Hingham SEPAC Board:
Katie Gaughen, Co-Chair
Courtney Orwig, Co-Chair
Jen Doan, Secretary
Beth Koyce, Treasurer
Tricia Byrnes, PR/Outreach
SEPAC PTO Liaisons by School:
East, Zoe Pirnie,
Foster, Laura Struzziery, email@example.com
PRS, Sharon Burnett,
South, Kerry Ni,
HMS, Holly Pilotte,
HHS: Janice Sullivan,
Hingham School Committee Liaisons:
Edward Schreier and Kay Praschma
Early Access to Care:
Resources for Parents
If you have concerns about your child's development, or someone you care about, you have come to the right place. Early intervention is important. Learning the signs, examining your child's development, and getting the right diagnosis and treatment as early as possible can make a lifetime of difference.
Through awareness and dissemination of information and resources, the Autism Speaks Early Access to Care initiative seeks to reduce the average age of autism diagnosis and increase access to high-quality early intervention for all children on the autism spectrum.
This website is focused on helping you as a parent, caregiver, or concerned adult, to understand developmental milestones, learn how to screen for autism symptoms, and access proper services if you feel a child may have autism. Please take a look at these 4 steps:
Step 1: Understand Developmental Milestones and Learn More about Autism
Step 2: Screen Your Child and Talk to Your Healthcare Provider
Step 3: Access Early Intervention ServicesStep 4: Learn About Autism Treatments and Find Them in your Area
For an informational flyer for parents with concerns about their child, click here. To view the flyer in black and white, click here.
Please consider downloading the First Concern to Action Tool Kit, a step-by-step guide to taking action when you have a concern about your child’s development. You can request an electronic copy here.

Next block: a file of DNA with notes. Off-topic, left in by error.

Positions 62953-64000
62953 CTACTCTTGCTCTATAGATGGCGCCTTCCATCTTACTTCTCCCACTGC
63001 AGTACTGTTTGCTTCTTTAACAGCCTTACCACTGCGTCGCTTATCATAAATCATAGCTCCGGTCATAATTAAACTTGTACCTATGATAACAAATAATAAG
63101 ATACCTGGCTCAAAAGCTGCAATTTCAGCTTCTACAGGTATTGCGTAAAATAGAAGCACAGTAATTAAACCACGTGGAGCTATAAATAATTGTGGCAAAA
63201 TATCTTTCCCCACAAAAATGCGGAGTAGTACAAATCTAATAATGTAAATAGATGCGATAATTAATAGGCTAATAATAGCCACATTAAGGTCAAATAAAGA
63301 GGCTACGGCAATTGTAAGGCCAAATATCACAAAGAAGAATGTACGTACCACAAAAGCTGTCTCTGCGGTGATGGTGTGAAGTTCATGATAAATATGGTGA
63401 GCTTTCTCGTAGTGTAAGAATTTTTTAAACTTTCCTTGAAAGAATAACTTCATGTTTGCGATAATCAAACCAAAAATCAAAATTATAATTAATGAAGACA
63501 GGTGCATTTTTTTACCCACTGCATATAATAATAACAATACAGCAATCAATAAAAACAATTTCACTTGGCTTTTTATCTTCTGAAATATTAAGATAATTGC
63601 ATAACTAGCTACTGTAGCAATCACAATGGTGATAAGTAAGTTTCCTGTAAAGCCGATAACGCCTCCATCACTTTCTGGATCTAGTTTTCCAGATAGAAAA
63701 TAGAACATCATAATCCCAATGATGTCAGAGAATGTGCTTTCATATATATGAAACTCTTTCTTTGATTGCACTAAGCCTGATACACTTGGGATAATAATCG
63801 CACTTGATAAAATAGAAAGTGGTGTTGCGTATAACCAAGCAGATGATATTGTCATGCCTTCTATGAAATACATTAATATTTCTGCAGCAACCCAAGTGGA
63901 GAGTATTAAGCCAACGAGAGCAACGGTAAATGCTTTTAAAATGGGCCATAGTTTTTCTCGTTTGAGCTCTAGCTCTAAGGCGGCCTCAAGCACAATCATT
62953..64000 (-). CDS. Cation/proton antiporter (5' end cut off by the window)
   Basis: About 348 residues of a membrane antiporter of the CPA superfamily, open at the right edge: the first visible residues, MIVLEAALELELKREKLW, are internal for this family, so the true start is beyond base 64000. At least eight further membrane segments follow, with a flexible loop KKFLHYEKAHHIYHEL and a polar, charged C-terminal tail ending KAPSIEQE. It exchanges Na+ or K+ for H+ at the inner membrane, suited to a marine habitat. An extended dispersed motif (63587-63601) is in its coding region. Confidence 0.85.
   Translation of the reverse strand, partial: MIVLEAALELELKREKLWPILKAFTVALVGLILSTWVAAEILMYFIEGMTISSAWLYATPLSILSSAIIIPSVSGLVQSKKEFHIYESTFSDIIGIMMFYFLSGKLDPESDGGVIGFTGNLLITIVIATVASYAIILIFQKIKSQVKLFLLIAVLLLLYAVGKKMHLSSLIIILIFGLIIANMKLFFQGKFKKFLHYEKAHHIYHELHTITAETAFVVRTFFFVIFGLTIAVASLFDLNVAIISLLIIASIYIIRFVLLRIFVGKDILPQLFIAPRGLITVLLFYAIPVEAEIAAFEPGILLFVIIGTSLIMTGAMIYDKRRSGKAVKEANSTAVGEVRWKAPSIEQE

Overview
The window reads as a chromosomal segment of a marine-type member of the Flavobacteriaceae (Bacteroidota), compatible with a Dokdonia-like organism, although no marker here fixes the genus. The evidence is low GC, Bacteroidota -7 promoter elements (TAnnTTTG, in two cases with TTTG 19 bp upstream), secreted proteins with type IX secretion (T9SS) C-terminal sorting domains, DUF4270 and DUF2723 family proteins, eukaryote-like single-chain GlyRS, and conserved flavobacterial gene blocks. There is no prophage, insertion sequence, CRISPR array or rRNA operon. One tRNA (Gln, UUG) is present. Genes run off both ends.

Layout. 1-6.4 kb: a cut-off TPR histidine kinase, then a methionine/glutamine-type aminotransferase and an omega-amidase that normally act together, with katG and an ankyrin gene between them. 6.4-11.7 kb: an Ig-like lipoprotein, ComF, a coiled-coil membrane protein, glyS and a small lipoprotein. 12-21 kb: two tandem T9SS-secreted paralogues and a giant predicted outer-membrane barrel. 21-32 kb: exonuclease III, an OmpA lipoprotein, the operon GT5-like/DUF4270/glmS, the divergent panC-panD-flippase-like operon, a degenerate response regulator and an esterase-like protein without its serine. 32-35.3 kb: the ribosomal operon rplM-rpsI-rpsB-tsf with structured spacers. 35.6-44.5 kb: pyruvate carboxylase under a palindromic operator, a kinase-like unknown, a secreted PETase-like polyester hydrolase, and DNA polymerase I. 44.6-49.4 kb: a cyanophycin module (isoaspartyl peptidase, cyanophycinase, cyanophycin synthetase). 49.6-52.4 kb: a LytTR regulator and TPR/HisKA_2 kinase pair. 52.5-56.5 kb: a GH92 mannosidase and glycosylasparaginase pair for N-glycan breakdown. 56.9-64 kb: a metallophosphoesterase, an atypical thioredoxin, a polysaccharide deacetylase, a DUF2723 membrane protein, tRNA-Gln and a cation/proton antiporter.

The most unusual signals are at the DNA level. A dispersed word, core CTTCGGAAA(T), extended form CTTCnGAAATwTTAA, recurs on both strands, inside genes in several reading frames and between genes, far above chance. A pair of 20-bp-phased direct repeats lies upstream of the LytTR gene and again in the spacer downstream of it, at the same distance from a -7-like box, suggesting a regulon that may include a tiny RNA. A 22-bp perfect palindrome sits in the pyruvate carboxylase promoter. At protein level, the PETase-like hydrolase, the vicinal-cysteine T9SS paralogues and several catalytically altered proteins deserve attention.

The IEP Team
By: National Dissemination Center for Children with Disabilities (NICHCY)
To write an effective IEP for a child with a disability, parents, teachers, other school staff — and often the child — must come together at a meeting to look closely at the child's unique needs. These individuals combine their knowledge, experience, and commitment to design an educational program that must help the child to be involved in, and progress in, the general education curriculum — that is, the same curriculum as for children without disabilities. The IEP guides the delivery of special education and related services and supplementary aids and supports for the child with a disability. Without a doubt, writing — and implementing — an effective IEP requires teamwork.
So — who's on the team? Here's a list, as specified in IDEA, our nation's special education law. Note that the order in which the IEP team members are going to be listed and discussed has nothing to do with their priority on the team, that every member has an equal say and important expertise to contribute.The IEP team, short and sweetIDEA describes the IEP team as including the following members:
Read more here.
Also, find more information under our "Resources" tab.
The SEPAC Board sent the following letter to Dot Gallo, Superintendent of Hingham Public Schools, in response to her presentation on Monday, July 17th at the School Committee meeting.
July 20, 2017
Dr. Dorothy Galo Superintendent Hingham Public Schools 220 Central Street Hingham, MA 02043
Dear Dr. Galo,
Thank you for your review of the Walker report at the School Committee meeting on July 17, 2017.
During the section of your presentation regarding the roles and responsibilities of the school adjustment counselors as it pertains to special education students accessing Tier 3 services (1:1 counseling) as part of their IEP, you stated (emphasis added):